Our Mission

We are dedicated to organizing and mobilizing the over 23 million Americans in recovery from addiction to alcohol and other drugs, our families, friends and allies into recovery community organizations and networks, to promote the right and resources to recover through advocacy, education and demonstrating the power and proof of long-term recovery.  Learn more...

News & Events

In my blog of January 29, 2016, I reviewed recent research on remission and recovery from cannabis use disorders in the United States. I outlined the dependency-producing properties of cannabis and the nature and prevalence of cannabis dependence (1.6% of the U.S. general population and 18% of people entering addiction treatment in the U.S.). At that time, data on remission/recovery from cannabis use disorders (CUD) revealed six key findings:

Drug overdose deaths in the United States have risen exponentially due to sequenced drug surges: 1) prescription opioids, 2) heroin, 3) illicit fentanyl and related analogs, and 4) cocaine and methamphetamine—all used alone or in combination with other drugs. More than 66,000 American lives lost each year to drug overdose have sparked numerous initiatives ranging from increased naloxone availability and medically-supervised injection sites to expansion of addiction treatment resources. The personal stories behind overdose death statistics have helped stir public and professional alarm, but less attention has been given to the question, “What is the subsequent fate of the larger number of people who experience a non-fatal drug overdose?”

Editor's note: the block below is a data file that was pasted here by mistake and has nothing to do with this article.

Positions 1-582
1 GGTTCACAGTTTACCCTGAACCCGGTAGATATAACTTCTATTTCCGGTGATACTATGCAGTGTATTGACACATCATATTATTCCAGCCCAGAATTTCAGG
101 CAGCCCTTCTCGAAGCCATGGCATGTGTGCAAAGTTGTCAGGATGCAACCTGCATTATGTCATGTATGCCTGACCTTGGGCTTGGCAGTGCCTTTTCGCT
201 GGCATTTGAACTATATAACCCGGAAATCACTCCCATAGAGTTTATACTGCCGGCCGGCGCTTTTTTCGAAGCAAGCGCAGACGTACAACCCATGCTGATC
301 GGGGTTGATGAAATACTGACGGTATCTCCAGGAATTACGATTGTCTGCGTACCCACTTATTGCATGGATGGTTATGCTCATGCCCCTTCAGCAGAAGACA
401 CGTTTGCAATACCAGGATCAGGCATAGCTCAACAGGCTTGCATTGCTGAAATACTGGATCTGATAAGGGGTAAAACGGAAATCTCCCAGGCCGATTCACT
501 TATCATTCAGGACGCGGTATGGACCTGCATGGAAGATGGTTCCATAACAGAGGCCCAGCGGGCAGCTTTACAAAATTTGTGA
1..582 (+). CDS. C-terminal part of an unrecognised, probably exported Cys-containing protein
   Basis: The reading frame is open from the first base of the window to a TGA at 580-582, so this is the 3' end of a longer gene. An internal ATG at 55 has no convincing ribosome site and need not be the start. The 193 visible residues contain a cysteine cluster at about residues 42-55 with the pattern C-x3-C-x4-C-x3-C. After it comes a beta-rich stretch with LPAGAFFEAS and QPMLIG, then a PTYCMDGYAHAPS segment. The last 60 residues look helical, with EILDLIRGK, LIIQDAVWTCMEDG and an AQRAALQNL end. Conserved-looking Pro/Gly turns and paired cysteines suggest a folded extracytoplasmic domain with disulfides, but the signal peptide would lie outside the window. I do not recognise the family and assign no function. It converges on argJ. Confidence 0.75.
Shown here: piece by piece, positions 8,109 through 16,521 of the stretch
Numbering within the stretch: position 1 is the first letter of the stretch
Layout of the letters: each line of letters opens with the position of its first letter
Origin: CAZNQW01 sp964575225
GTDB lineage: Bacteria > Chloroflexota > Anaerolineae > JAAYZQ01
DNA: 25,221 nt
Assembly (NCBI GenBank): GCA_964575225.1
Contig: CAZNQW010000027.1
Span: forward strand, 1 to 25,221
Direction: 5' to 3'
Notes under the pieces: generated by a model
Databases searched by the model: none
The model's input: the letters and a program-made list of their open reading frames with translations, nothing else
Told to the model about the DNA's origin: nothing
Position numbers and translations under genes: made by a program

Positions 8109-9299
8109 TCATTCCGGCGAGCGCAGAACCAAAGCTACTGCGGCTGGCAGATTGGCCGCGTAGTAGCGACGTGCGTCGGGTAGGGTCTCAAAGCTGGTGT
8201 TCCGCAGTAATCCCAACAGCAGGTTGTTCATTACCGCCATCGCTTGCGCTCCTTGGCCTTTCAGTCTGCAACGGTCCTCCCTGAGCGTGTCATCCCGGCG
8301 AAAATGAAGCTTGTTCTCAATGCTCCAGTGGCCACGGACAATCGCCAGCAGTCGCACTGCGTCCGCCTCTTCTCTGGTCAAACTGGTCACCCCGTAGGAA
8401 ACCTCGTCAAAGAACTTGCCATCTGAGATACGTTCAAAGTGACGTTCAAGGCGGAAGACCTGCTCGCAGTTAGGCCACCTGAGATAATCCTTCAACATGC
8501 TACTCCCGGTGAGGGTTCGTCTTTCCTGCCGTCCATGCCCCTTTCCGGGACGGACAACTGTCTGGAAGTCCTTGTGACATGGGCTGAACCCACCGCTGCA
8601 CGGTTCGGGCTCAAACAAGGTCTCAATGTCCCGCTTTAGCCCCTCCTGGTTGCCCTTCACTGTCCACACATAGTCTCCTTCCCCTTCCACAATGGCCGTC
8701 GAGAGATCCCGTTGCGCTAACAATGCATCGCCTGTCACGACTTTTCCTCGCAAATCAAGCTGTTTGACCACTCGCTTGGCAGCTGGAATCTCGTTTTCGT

National organization aims to increase recovery support services.
Washington, DC- August 13, 2018

For many individuals with substance use disorders, the support of someone who has been there increases their chances of success. Currently, drug overdoses claim 174 lives every day and a powerful new workforce of people in recovery has come forward to use their recovery experience to help others navigate the challenges of early recovery. Evidence of the effectiveness of peer recovery support services is promising. Yet, many states and communities still lack the capacity to implement effective peer recovery support services.